A Community Approach to Sustainable Energy Systems

March 12, 2018

Matthew Realff, Professor and David Wang Sr. Fellow, and Faculty Co-Directors, ESSC Fellows Program, Fall 2017
Joseph M. M. Aldinger, Marion L. Brittain Fellow and Marketing and Communication Coordinator for Serve-Learn-Sustain Center


In Fall 2017, the Center for Serve-Learn-Sustain launched its third SLS Fellows Program: Energy Systems for Sustainable Communities (ESSC). I (Matthew) co-directed the program with Juan Moreno-Cruz, Associate Professor of Economics in Ivan Allen College and a Fellow of the Brook Byers Institute for Sustainable Systems. It brought together 28 fellows representing all 6 colleges and various other units on campus. Fellows included faculty, research scientists, graduate students, and staff. The aim of ESSC was to re-consider the roles that communities play in the pursuit of sustainable energy systems. While the majority of energy policies are aimed at impacting and incentivizing changes in an individual’s behavior or the household, such as an increase in energy efficiency or reduction in consumption, ESSC fellows explored the community as a catalyst for crystalizing sustainable practices. Rather than focusing on an individual’s behavior, ESSC Fellows took a broader, more systemic approach to questions concerning sustainable energy systems in order to consider larger and more impactful approaches to energy system change.

Access to energy has been a major enabler of human development across millennia and today we face a unique challenge: energy for all without compromising vital Earth systems. The culmination of the Fellows program this semester saw us visit Social Circle and a major utility solar development on a rainy day when the facility was producing 100kw from a field capable of tens of megawatts, reminding us of the difficulties associated with renewable energy.  But the enthusiasm of political leadership of Social Circle was as bright as the day was grey.  This enlightened group of public servants energized to bring businesses to their town and to invest in education of their citizens was inspirational. Similarly the passion of Tim Echols, a Public Service Commissioner, for renewable energy also demonstrated how leadership can create opportunities for places like the utility solar array at Social Circle to exist.

Many of the technical problems of renewable energy systems remain to be solved, but we saw a will to do so both in the community we visited and in the fellows projects, which tackled a range of issues, as demonstrated by the blogs and case studies that they submitted at the end of the semester, which you can read about below. These include, for example, incentivizing better building performance through visualizing energy use and making fertilizers using electrochemical methods that are less energy intensive than the classical Haber-Bosch process. We also saw meditations on the broad interplay between energy and societal change across the sweep of history and a targeted case study on how neighborhood change can drive energy use to be higher or lower.  Other reflections address topics such as:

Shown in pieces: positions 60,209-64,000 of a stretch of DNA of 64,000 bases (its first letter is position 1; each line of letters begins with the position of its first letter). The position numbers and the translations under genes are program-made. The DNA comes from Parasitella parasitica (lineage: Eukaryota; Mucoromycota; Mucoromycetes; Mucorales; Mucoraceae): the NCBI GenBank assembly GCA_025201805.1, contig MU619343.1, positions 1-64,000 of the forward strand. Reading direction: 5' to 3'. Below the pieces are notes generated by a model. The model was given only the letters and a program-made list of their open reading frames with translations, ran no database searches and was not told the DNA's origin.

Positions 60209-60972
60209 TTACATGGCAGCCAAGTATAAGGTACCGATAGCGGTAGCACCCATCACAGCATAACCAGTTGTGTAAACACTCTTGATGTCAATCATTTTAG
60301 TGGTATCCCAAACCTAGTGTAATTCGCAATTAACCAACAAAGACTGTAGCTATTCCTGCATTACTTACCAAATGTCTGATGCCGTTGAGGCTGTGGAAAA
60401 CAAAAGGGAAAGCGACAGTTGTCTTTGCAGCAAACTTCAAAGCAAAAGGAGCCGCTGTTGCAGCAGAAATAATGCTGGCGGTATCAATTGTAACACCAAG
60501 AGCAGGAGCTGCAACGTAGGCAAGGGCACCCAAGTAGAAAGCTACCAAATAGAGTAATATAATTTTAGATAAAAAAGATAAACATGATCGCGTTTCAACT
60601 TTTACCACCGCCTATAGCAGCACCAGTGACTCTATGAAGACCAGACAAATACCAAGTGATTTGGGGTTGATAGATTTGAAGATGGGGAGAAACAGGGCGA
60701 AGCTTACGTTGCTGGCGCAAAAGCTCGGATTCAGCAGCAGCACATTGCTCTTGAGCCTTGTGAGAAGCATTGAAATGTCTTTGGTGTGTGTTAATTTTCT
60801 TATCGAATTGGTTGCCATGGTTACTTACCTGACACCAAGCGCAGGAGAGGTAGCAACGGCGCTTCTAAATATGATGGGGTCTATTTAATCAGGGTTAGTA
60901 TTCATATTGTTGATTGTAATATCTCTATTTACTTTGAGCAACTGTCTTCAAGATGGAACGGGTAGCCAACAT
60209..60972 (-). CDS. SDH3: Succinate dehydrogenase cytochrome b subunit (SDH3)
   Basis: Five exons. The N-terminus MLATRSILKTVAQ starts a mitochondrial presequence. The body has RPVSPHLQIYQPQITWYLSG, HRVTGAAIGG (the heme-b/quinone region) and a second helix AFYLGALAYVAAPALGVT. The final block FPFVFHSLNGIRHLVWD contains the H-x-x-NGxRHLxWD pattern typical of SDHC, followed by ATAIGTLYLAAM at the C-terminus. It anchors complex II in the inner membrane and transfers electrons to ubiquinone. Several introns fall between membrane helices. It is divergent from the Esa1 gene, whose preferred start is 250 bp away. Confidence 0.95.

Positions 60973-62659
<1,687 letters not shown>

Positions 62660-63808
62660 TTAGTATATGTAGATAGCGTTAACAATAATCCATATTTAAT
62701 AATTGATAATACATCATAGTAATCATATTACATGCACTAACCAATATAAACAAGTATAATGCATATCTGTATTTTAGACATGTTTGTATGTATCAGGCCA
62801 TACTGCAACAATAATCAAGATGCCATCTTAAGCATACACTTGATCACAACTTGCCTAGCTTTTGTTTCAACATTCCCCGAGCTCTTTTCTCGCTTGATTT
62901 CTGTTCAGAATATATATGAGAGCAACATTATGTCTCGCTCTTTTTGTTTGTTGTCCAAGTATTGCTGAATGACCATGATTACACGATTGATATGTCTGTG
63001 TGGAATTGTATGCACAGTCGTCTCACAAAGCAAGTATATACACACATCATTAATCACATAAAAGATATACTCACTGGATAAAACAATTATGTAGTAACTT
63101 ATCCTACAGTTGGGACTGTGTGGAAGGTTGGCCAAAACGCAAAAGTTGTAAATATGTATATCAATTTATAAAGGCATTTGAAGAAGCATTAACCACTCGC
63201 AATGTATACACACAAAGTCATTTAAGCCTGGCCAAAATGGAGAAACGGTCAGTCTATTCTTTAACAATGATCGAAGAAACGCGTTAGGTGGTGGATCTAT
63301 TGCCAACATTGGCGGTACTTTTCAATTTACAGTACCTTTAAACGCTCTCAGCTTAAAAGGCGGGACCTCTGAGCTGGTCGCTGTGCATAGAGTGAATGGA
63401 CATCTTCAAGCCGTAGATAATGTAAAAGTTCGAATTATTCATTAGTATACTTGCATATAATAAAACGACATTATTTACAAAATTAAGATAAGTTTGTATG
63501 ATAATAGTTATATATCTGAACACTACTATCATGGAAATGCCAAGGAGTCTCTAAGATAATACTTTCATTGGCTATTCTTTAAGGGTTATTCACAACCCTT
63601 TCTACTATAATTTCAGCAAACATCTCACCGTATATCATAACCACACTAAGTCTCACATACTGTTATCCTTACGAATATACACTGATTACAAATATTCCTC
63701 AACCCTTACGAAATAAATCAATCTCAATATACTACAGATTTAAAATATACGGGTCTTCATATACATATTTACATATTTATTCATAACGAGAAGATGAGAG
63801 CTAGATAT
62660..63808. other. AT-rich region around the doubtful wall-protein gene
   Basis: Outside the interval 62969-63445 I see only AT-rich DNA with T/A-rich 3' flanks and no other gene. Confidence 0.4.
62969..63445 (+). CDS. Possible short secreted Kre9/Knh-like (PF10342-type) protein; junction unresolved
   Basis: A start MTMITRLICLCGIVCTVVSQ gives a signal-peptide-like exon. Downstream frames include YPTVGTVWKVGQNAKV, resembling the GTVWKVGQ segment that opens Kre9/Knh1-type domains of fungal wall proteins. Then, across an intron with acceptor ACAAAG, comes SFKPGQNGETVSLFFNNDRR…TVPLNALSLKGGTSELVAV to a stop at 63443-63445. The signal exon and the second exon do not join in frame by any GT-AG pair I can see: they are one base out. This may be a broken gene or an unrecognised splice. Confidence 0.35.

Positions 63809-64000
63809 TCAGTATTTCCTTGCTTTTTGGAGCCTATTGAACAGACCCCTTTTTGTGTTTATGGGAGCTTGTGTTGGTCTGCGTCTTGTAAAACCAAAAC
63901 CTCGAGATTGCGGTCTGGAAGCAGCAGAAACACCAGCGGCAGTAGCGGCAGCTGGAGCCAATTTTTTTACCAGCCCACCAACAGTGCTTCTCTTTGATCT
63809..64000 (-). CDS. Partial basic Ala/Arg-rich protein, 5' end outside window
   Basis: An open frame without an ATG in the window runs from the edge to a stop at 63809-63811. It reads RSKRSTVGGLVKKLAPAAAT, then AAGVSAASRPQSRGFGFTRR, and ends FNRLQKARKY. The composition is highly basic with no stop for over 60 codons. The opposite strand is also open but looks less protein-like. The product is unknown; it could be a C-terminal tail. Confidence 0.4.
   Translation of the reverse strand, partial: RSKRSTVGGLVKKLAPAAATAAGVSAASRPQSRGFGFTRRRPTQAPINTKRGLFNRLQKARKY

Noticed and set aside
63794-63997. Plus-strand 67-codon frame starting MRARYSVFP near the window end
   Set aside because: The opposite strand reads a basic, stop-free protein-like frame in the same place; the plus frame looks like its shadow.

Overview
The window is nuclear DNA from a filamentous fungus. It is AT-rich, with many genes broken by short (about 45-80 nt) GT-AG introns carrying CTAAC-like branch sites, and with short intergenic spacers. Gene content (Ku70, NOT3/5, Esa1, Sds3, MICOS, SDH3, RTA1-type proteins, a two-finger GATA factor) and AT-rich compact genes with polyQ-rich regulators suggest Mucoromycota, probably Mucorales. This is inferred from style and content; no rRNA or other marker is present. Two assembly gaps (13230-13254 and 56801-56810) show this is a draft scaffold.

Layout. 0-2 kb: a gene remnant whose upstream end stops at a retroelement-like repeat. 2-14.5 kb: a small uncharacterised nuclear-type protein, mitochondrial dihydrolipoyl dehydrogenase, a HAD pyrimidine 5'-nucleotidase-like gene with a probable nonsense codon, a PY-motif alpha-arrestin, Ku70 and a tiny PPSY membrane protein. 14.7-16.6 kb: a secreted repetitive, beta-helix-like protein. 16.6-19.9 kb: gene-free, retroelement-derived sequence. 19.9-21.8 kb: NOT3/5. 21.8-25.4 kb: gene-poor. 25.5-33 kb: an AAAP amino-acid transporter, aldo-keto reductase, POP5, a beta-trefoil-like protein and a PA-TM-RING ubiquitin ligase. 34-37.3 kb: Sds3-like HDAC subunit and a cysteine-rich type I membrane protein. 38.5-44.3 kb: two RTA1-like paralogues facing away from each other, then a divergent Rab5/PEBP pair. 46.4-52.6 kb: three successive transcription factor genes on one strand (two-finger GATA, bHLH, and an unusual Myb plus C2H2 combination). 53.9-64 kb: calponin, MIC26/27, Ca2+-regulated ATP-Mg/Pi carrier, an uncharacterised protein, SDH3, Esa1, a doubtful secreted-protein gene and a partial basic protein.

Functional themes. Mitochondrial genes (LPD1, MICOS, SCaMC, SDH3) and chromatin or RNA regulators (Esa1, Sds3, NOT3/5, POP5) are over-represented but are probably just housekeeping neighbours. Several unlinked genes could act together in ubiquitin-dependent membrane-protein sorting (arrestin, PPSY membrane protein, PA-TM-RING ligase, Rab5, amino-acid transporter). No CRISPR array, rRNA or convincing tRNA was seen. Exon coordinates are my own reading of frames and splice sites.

• evaluating private-public partnerships using Energy Performance Contracting
  • the engineering and design of a 3D printer that uses recycled feedstock (plastic pellets) to create its filament and print objects
  • GA Tech’s living building and the social cost of carbon, from an economist’s perspective
  • questions concerning Smart-Mobility and the transportation to and from the Living Building

You will also find articles that tackle the subjects of:

  • Urban Heat Islands
  • dynamic efficiency and intergenerational equity
  • “green leasing” in the life-cycle of buildings and what this means for sustainability
  • humanist contributions to questions concerning energy systems
  • and more.

Some of the articles are intended to be used as case studies in the classroom – and will be turned into case study tools to be housed in the new SLS Teaching Toolkit. Stay tuned for another blog post that we’ll share once they’re ready!

The diversity of the fellows' contributions demonstrates the vibrant research and education efforts on-going at Georgia Tech and the depth and complexity of energy systems that meet the needs of the communities with which they are entwined. 

Read all of the Energy Systems for Sustainable Communities Fellows Program Final Deliverables!